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Impact of early assessment and intervention by teams involving health and social care professionals in the emergency department: A systematic review

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posted on 2022-08-25, 13:55 authored by Marica Cassarino, Katie RobinsonKatie Robinson, Rosie Quinn, Breda Naddy, ANDREW O'REGANANDREW O'REGAN, DAMIEN RYANDAMIEN RYAN, Fiona Boland, Marie E. Ward, Rosa McNamara, MARGARET O'CONNOR, Gerard McCarthy, Rose GalvinRose Galvin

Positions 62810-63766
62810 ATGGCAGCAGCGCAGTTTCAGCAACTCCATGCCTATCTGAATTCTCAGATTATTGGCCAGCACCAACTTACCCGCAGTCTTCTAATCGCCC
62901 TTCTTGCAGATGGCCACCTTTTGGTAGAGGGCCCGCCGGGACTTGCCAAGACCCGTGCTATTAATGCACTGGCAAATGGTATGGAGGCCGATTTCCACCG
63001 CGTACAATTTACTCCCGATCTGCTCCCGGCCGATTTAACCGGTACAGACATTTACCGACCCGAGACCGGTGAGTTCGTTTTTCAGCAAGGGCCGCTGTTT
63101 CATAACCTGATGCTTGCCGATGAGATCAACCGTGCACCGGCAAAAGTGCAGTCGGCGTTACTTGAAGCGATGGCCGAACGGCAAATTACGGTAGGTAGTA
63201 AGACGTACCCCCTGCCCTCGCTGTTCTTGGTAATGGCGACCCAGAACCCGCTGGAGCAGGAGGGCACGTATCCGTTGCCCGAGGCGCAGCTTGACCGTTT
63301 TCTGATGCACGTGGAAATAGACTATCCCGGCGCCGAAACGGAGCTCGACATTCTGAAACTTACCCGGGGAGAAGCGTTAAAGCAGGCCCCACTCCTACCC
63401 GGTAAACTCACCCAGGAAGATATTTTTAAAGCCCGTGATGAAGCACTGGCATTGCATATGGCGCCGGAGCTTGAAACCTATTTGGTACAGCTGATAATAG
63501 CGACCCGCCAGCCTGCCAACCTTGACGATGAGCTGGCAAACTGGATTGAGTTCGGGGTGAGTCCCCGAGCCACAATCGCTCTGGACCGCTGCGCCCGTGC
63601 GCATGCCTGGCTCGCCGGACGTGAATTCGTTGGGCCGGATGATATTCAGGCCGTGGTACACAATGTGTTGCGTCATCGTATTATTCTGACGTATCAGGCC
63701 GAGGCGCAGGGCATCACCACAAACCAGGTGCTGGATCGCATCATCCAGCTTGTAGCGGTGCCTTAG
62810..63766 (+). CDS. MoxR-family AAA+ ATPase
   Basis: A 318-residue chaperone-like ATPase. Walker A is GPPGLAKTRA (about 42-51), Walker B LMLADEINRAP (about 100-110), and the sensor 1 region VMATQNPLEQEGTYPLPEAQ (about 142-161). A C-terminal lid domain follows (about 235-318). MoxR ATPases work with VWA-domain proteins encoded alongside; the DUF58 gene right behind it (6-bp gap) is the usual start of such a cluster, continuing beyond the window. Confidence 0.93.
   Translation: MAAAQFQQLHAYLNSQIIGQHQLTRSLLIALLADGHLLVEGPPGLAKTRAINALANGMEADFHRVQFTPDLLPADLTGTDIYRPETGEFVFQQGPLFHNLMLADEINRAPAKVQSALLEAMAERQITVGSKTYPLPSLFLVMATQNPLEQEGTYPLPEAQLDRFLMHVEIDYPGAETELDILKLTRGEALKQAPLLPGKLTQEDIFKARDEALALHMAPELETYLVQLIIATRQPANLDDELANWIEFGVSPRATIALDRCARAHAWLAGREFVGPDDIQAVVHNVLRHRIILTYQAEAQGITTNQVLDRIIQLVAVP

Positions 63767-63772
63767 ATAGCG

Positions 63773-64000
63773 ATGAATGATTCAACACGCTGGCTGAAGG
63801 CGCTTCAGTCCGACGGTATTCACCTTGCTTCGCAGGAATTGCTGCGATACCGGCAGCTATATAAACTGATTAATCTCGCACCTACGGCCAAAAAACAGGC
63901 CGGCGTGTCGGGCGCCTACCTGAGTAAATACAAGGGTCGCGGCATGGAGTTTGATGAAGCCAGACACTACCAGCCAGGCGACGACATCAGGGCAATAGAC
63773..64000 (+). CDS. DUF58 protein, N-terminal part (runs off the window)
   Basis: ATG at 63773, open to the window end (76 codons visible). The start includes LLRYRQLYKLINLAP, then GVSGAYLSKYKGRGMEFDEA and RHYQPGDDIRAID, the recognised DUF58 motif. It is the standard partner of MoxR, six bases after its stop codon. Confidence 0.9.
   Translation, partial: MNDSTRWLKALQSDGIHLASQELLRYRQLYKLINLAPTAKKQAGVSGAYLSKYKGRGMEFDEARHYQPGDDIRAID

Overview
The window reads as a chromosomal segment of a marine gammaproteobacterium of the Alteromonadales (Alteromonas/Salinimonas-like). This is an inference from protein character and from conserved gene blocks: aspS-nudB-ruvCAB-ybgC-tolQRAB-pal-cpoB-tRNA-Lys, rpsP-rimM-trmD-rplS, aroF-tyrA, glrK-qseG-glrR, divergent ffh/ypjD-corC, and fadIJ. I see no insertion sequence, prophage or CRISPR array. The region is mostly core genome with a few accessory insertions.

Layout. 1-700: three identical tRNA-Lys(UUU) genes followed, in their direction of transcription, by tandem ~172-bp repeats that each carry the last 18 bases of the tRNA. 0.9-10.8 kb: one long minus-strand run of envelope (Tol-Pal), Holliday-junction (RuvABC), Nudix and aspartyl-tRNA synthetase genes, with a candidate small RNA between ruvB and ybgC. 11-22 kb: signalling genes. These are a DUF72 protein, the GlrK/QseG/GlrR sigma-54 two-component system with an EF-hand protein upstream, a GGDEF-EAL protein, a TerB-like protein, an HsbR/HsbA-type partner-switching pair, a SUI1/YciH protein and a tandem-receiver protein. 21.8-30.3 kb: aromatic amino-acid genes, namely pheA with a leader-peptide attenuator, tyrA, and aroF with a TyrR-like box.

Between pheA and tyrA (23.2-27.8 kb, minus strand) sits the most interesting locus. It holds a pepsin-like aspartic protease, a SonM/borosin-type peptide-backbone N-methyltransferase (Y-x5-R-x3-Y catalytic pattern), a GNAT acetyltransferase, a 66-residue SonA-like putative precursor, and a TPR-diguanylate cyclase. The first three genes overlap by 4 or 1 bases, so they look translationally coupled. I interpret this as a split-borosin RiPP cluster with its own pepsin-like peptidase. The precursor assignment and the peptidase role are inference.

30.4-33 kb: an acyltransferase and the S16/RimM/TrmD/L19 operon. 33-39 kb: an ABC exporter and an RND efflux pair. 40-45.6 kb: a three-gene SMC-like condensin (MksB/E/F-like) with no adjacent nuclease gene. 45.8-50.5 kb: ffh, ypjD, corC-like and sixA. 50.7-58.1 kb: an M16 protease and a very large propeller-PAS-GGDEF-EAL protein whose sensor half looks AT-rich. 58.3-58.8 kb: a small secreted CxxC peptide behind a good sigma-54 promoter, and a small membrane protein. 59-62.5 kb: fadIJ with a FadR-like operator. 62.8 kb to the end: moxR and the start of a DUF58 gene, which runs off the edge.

Dedicated Health and Social Care Professional (HSCP) teams have been proposed for emergency departments (EDs) in an effort to improve patient and process outcomes. This systematic review synthesises the totality of evidence relating to the impact of early assessment and intervention by HSCP teams on quality, safety and effectiveness of care in the ED.Methods A systematic literature search was conducted in April 2019 to identify experimental studies examining the effectiveness of ED-based HSCP teams providing services to adults aged 18 years old and including two or more of the following disciplines: occupational therapist, physiotherapist, medical social worker, clinical pharmacist, or speech and language therapist. Data extraction and quality appraisal of each study were conducted independently by two reviewers.ResultsSix studies were included in the review (n = 273,886), all describing interdisciplinary Care Coordination Teams (CCTs) caring for adults aged 65 years old. CCT care was associated with on average 2% reduced rates of hospital admissions (three studies), improve referrals to community services for falls (one study), increased satisfaction (two studies) with the safety of discharge (patients and staff), and with the distribution of workload (staff), improved health-related quality of care (one study). No statistically significant differences between intervention and control groups emerged in terms of rates of ED re-visits, ranging between 0.2% and 3% (two studies); hospital length of stay (one hour difference noted in one study) or mortality rates (0.5% difference in one study). Increased rates of unplanned hospitalisations following the intervention (13.9% difference) were reported in one study. The methodological quality of the studies was mixed.


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